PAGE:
GSA Annual Meeting in Denver, Colorado, USA - 2016

Paper No. 254-3
Presentation Time: 9:00 AM-6:30 PM


BERG, Richard B., Montana Bureau of Mines and Geology, Montana Tech of the U. of Montana, 1300 W. Park St., Butte, MT 59701 and PALKE, Aaron C., Gemological Institute of America, 5355 Armada Drive, Carlsbad, CA 92008,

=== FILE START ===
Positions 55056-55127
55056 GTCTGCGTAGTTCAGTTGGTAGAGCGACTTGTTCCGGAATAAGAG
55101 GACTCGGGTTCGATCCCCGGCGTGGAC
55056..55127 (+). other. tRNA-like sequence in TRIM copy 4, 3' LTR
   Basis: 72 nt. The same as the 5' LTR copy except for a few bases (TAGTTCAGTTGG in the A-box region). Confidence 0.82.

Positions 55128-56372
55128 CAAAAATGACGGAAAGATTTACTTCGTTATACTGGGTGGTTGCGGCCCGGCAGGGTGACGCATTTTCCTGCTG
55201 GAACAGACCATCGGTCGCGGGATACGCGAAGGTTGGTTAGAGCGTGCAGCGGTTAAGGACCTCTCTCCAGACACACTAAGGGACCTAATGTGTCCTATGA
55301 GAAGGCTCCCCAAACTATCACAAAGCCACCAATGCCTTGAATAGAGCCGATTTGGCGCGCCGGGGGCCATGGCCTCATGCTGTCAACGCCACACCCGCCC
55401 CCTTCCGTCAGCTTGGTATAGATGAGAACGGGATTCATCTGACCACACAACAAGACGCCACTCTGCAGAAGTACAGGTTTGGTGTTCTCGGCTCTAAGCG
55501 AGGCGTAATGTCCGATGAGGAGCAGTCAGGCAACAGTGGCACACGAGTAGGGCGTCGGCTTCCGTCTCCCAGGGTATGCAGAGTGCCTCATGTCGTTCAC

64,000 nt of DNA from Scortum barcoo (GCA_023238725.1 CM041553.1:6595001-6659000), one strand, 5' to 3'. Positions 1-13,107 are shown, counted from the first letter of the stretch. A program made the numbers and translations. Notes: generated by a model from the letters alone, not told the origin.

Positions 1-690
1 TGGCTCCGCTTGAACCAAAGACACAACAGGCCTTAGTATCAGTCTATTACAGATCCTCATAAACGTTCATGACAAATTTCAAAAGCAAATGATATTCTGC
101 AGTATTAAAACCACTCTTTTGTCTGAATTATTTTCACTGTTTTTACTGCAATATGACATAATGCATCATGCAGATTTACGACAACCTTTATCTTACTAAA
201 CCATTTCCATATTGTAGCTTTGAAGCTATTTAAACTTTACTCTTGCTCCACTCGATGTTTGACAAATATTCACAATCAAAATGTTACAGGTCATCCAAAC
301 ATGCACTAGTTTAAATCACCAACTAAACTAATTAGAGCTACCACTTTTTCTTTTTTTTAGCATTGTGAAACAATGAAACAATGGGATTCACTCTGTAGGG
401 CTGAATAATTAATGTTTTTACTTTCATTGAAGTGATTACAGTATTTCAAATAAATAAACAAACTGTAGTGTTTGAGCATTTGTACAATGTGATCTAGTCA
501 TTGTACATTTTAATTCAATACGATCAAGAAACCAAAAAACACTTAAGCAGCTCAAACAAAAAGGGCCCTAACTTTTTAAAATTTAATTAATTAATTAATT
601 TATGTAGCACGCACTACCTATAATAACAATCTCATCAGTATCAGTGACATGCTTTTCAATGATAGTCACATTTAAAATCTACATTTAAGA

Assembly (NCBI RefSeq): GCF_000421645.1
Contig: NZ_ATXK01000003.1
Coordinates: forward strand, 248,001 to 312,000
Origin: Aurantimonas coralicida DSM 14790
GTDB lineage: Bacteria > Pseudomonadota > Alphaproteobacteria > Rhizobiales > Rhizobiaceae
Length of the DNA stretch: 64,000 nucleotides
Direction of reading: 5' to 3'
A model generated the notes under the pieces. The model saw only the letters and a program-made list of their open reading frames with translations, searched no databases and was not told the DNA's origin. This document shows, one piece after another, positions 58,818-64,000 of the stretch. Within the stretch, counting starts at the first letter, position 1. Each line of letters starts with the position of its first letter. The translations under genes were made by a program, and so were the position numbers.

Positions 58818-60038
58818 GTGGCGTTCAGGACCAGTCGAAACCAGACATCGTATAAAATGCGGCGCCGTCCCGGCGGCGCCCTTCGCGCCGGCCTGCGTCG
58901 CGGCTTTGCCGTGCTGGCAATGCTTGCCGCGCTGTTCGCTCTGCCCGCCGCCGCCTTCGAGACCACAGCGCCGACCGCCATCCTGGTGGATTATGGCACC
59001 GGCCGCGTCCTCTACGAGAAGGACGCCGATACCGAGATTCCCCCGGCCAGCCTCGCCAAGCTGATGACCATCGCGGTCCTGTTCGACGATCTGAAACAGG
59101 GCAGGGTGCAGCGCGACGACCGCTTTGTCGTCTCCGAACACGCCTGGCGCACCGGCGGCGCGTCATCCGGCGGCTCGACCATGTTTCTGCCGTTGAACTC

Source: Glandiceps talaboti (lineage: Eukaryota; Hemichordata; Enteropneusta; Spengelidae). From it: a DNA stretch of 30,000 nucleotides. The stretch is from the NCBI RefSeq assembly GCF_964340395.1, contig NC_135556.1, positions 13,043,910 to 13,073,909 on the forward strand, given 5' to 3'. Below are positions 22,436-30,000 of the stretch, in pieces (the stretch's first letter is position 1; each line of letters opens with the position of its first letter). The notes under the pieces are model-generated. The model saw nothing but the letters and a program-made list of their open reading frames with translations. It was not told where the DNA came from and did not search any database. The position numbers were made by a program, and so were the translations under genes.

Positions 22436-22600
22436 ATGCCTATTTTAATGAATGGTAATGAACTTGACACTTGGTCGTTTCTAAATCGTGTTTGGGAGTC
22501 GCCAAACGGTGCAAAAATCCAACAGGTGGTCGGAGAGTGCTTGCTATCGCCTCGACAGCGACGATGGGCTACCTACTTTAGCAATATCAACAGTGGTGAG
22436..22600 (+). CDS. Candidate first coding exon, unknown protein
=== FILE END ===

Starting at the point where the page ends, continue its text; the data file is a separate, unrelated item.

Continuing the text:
Sapphires have been recognized in Montana in only two igneous bodies: the lamprophyre dike at Yogo famous for blue sapphires and the less studied basaltic trachyandesite sill at French Bar 23 km northeast of Helena along the Missouri River. An Ar/Ar plateau age of 50.8 ± 0.1 Ma (Irving and Hearn, 2003) for this sill is close to that of other inferred igneous bedrock sources for Montana alluvial sapphires. Biotite and augite phenocrysts are set in a partly altered groundmass with plagioclase microlites (An63) and biotite autoliths. Corundum-bearing metamorphic xenoliths contain calcic plagioclase, amphibole, garnet, margarite, and spinel. Xenocrysts in order of decreasing abundance are pyrope, quartz, and corundum (variety sapphire). Very pale green to colorless sapphire xenocrysts from 0.4 to 2 mm are generally tabular and rimmed by a very thin layer of tan clay and an outer thicker layer of biotite. Ten LA/ICPMS analyses of sapphires in the sill average 26 ppmw Mg, 38 ppmw Ga, and 3180 ppmw Fe with a Ga/Mg ratio of 1.5 within the range for alluvial sapphires from western Montana (Zwaan, et al., 2015). This sill is <2 m thick with sparse sapphires and so it is clearly not the source for the more than 4 tonnes of sapphires that have been mined from the Pleistocense strath terraces along the Missouri River. However this sill does provide a clue to the possible bedrock source and also suggests on the basis of sapphire-bearing xenoliths that these sapphires have been derived from crustal metamorphic rocks and carried to the surface by Eocene magma.